The Finance Ministry announced last week that it would issue sovereign green bonds worth Rs 160 billion as part of its October-March (H2FY23) borrowing programme. With this, India will join a club of just 25 nations so far whose governments have issued bonds to exclusively fund climate sustainability and green infrastructure projects and initiatives.
There are many issues to be sorted out, including assuring big institutional investors that the funds from these issuances will only be used for green projects. Finance Ministry officials have told Business Standard that the centre and the Reserve Bank of India (which issues bonds on behalf of the centre) are continuing discussions with green bond market participants and investors.
The idea is to attract not just the big institutional investors and pension funds but also environmental, social, and governance (ESG) funds that invest more in green bonds. The guidelines are expected to be out by late October or early November.
India will be no pioneer in the issuance of green bonds. As of mid-June 2022, as many as 25 nations have issued sovereign green bonds worth $227 billion, as per research compiled by Climate Bonds Initiative.
These include advanced economies like the United Kingdom, Spain, Ireland, Italy, Austria, Canada, and others, and emerging economies like Chile, Indonesia, Hungary, Poland, Fiji, Egypt etc.
It is imperative for India to get its maiden sovereign green debt right. It is because it will serve as a template for state governments and corporates that are expected to follow this path.
Here are some lessons that India can take from the bond issuances by other nations. It is to be noted that this piece limits itself to green bonds issued by governments and not by corporates.
Global Standards and Certification
The most recent nation to issue sovereign green bonds was Singapore. It received strong investor demand with a combined placement order book of more than $5.3 billion, or 2.26 times the size of the amount offered. This was primarily because eligibility criteria were developed with reference to internationally recognised market principles and standards such as the ICMA Green Bond Principles and the Climate Bond Initiative (CBI) Taxonomy and Sector Criteria.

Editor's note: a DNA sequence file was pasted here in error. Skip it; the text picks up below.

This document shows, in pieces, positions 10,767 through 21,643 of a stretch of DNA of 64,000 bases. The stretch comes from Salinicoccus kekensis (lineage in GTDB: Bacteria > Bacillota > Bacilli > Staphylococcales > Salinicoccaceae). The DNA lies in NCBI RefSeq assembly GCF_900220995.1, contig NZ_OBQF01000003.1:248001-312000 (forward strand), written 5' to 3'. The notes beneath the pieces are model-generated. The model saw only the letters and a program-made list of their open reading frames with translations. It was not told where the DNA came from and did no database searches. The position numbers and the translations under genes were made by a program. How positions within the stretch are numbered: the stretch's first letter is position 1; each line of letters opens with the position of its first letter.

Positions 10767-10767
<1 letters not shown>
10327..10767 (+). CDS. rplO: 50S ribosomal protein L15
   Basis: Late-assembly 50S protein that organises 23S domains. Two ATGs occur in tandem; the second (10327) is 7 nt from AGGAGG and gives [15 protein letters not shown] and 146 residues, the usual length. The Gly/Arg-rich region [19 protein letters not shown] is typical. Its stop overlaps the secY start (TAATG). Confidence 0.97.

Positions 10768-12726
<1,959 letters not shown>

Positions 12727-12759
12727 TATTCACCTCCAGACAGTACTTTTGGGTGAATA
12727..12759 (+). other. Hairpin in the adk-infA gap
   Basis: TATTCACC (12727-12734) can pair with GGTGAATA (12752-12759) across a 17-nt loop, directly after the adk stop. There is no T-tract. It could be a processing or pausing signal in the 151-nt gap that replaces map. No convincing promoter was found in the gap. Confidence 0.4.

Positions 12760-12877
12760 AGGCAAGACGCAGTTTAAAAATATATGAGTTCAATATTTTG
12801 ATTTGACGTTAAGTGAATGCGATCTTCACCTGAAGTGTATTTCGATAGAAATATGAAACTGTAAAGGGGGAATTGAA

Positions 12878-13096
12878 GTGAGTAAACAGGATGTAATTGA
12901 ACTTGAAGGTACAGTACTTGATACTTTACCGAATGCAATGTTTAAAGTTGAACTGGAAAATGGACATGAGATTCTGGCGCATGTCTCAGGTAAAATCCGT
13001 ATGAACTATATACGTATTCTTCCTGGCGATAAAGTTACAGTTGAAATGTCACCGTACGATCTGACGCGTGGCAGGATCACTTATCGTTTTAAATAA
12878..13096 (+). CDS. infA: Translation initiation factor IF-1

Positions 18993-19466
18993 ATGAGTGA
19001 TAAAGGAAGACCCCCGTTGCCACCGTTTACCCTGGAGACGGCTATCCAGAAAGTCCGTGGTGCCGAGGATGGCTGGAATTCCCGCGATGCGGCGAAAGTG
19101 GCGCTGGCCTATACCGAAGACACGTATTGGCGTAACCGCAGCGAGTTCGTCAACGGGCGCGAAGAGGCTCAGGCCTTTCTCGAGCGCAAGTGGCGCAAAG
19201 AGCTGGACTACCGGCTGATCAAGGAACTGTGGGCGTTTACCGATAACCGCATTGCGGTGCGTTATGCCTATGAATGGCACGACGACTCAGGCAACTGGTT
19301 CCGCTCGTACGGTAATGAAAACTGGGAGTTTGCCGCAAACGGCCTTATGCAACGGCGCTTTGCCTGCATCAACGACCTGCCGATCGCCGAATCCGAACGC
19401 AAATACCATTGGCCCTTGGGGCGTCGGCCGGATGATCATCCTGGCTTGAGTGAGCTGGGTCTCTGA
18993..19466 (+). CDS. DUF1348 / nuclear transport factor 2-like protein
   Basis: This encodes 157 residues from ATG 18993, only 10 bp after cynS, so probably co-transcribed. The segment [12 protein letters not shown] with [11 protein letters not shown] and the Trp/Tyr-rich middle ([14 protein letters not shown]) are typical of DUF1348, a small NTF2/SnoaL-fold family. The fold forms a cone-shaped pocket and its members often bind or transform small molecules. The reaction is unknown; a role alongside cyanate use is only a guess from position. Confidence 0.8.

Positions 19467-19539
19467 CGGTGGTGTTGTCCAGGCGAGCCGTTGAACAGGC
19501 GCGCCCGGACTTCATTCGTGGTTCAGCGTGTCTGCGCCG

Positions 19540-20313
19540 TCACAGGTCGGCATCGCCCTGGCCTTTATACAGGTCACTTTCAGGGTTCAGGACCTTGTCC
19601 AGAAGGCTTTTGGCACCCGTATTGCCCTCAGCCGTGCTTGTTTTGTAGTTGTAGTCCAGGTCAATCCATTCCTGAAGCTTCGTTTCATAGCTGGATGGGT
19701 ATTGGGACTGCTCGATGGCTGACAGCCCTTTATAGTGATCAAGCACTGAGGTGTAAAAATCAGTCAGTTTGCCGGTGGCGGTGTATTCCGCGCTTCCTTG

One of the key markers of green bonds is rating or certification. And these are not just the ratings assigned to sovereign debt by agencies such as Fitch, Moody’s etc but specific certification assigned on the basis of the eligibility criteria of green bonds. Examples include Chile, Singapore and a number of European nations.
Indian policymakers will need to ensure that the eligibility criteria and end-uses are up to international standards, in order to attract top global investors.
Green bonds may be issued with a higher price, and thus have a lower yield compared to other outstanding debt. The bond will price inside its own yield curve. This is known as a new issue concession; when present in a green bond, this is termed as “greenium”. What this does is make issuances of green bonds more attractive for the sovereign.
“We have to ensure that the rates are attractive to us, as is the norm elsewhere,” said a senior Finance Ministry official.
Climate Bonds Initiative recently undertook green bond pricing analysis of 73 sovereign and corporate green bonds with a combined face value of $71.8 billion priced between July and December 2021. It found that green bonds achieved higher book cover and spread compression than vanilla equivalents, on average. For bonds issued in United States dollars, average oversubscription was 3 times for green bonds and 2.7 times for vanilla equivalents. Spread compression averaged 25.9bps for green bonds and 21.7bps for vanilla bonds.
Many countries, like Germany, have issued green bonds alongside equivalent vanilla bonds, in order to find a reference point. Since the centre’s green bond issuance will be part of its overall borrowing programme, it is likely that the same will happen here. India’s bonds will be rupee denominated.
As reported earlier, The government is working out means to convince investors in green bonds that the money they put in will not be used for anything else. While the government runs committed funds like those from cess on taxes and the non-lapsable pool for the Northeastern states, there is no precedent for this as regards borrowing.
Most sovereign issuers went through a budget tagging exercise to determine exactly which expenditures were suitable for inclusion as a green expenditure. Four sovereigns – Nigeria, Lithuania, Luxembourg, Seychelles – not only mention green bond proceeds expenditure for the current year but also future expenditures which will be undertaken through such issuances.
The UK, Thailand, and Colombia have included reporting requirements on social co-benefits and financing social priorities in addition to green objectives according to national, regional, or international standards and frameworks.